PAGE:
Some Late July Insects

I spent part of the morning of July 22nd with the Museum’s Marsh Madness Summer Campers scooping up critters from the Wetlands. A goodly number of aquatic insects and other invertebrates were captured and studied, including a Water Scorpion, several Backswimmers, various water scavenger beetles, many dragonfly nymphs and a handful of leeches. (Leeches are always fun to catch –  everyone wants to see them but no one wants to touch them.) Two interesting creatures that actually have backbones were also captured by the enthusiastic campers: a Green Treefrog and an Eastern Narrow-mouthed Toad, both with tails still attached. The shed skin of a wolf spider I located the cast-off skin of a wolf spider (Rabidosa) hanging from the grasses along the path in Catch the Wind. As spiders grow they must molt, or shed, their skin. The image at right shows what the skin looks like soon after the spider has backed out of and discarded it. The shed skin of a wolf spiderThe Dogbane near the entrance to the Lemur House has taken a hit by the army of Dogbane Moth Caterpillars (Saucrobotys futilalis) that had been munching on it. Nearly all of the leaves of the plants are gone or have been skeletonized by the caterpillars (image at left), which have since departed and are now, presumably, pupating. Even so, this little patch of Dogbane is a good place to look for insects. In the photos below, a Katydid nymph inspects the edge of an intact Dogbane leaf. A nymph Wheel Bug patrols for prey on the underside of one of the leaves. We won’t see the adult stage of this predatory insect until September or October. By the way, these guys can give a nasty bite, or poke, with their long beaks, so be careful if you feel compelled to pick one up. And finally, a Bumble Bee was caught napping on a Dogbane leaf.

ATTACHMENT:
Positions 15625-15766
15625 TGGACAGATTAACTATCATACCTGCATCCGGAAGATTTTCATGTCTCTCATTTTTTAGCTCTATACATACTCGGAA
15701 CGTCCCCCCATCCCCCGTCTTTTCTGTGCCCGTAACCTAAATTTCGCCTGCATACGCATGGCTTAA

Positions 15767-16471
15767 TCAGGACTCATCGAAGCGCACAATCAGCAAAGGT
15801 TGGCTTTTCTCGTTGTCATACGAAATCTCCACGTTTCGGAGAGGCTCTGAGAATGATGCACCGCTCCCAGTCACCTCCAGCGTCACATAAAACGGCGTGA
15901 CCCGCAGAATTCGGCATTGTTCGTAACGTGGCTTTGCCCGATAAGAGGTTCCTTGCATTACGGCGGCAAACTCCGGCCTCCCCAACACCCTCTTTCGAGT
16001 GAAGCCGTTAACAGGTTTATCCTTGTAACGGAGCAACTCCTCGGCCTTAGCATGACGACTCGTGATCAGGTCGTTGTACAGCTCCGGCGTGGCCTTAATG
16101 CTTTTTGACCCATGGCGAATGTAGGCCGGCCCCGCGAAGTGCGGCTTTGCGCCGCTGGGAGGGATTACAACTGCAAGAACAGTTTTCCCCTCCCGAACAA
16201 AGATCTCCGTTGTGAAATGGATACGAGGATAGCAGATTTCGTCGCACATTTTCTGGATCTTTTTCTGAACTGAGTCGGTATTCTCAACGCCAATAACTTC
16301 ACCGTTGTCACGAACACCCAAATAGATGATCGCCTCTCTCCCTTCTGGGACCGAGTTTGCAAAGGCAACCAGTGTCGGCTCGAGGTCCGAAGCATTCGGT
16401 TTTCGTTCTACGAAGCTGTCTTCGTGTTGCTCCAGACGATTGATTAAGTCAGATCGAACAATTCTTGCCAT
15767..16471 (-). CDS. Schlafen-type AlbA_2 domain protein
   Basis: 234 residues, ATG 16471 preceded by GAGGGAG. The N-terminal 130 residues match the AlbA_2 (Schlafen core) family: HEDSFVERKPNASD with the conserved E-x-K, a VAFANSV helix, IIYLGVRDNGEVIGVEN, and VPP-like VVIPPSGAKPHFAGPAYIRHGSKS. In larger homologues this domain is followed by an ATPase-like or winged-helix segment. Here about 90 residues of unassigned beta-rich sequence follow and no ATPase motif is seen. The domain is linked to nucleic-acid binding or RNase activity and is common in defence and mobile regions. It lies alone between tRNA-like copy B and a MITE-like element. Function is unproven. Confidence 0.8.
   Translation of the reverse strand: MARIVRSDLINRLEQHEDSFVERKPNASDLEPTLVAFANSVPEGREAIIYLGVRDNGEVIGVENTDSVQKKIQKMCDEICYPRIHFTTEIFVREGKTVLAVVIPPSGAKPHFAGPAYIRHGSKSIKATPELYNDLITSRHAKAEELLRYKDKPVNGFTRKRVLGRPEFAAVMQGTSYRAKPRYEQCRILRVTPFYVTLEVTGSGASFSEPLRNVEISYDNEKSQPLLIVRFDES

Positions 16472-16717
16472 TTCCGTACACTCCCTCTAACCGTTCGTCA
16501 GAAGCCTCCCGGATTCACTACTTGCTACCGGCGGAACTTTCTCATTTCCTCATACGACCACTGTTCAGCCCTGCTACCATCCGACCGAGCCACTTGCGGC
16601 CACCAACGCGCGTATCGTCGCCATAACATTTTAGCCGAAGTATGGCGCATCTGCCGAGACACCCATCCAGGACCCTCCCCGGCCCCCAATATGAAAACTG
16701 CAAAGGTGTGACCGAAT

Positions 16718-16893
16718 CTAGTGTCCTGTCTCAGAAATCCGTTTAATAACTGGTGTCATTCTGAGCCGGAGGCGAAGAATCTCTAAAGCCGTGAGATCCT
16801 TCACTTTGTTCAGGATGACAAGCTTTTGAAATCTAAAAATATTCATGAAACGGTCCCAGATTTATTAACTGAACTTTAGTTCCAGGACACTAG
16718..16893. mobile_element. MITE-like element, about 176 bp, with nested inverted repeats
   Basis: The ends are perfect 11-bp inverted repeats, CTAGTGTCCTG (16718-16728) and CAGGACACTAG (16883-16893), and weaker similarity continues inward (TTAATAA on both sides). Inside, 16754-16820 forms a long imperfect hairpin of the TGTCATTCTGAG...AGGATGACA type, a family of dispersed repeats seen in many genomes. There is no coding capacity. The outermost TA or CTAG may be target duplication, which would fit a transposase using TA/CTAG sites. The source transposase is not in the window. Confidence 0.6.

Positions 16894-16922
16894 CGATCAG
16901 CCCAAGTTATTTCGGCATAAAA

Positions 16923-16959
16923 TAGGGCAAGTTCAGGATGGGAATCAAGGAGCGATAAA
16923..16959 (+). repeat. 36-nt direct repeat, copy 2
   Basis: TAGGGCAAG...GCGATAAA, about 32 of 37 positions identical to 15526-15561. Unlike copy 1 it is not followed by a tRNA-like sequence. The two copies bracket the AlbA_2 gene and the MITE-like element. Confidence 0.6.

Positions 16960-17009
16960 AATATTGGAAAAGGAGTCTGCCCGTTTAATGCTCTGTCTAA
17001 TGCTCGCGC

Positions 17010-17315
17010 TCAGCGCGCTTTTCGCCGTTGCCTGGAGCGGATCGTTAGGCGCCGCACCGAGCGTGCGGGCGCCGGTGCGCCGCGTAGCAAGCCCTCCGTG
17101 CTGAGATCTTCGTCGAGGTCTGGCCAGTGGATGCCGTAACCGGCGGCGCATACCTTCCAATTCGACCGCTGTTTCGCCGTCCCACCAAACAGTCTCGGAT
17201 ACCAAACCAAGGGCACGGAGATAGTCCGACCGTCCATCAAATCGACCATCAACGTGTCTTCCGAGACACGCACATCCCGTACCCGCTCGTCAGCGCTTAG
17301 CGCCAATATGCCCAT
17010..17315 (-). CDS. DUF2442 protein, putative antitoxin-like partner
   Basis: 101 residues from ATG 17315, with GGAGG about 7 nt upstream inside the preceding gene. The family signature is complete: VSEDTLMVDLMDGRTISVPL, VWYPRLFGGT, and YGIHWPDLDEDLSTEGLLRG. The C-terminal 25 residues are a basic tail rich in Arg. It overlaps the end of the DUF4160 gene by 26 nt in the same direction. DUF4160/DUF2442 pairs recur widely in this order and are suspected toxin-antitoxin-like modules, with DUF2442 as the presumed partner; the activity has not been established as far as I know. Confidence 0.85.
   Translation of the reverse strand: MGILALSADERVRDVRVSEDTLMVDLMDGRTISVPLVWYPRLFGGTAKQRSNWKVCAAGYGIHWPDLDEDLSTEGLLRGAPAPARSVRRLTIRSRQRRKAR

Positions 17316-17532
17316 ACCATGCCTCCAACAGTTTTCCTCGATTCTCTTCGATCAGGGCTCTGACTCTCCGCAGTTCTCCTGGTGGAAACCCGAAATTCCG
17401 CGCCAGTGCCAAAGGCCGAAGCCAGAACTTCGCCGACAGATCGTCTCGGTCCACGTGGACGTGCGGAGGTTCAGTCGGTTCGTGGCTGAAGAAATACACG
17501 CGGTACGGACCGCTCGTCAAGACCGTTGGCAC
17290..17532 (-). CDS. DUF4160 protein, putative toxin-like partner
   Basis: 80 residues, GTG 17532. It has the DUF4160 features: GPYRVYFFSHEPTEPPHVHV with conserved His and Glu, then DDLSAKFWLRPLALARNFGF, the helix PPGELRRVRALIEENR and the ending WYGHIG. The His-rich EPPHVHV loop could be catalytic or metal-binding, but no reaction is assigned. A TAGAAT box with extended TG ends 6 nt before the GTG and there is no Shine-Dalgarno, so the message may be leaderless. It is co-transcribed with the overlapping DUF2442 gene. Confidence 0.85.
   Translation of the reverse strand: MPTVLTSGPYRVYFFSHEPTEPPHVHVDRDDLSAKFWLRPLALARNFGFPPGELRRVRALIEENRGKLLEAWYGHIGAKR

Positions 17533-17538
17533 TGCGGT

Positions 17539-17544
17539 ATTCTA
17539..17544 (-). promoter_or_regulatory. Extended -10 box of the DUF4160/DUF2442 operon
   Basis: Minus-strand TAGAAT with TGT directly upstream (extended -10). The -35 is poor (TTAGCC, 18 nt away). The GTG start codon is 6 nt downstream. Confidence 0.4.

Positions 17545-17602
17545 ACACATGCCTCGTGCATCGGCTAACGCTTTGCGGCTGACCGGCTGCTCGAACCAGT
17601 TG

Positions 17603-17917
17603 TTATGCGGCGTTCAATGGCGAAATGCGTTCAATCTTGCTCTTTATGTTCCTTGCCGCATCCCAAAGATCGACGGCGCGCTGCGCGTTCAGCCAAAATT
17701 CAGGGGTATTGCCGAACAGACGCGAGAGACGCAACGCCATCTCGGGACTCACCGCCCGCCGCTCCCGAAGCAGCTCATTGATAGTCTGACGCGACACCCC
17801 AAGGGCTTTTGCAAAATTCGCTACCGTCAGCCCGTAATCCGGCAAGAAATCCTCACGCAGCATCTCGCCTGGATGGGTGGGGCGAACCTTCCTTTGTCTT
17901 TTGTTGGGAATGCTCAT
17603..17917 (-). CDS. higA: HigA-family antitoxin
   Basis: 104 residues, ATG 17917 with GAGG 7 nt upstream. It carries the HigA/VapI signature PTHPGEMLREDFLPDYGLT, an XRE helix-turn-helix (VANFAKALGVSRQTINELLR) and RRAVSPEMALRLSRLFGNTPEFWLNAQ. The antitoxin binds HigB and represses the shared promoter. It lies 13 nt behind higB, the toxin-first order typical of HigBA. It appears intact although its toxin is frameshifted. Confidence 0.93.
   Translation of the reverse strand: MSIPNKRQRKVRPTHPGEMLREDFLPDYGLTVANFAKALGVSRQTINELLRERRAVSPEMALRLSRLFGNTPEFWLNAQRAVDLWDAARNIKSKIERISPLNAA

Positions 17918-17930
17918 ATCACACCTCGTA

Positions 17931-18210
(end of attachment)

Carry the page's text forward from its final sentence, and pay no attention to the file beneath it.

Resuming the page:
Cicada Killer Update: A second male has been seen patrolling the rocks outside of the Lemur House and I thought I saw a female cruise by on the 26th of July. Some butterflies seen during the period were Spicebush Swallowtail, Red-spotted Purple, Eastern-tailed Blue (many fresh specimens), Dun Skipper, and Horace’s Duskywing.

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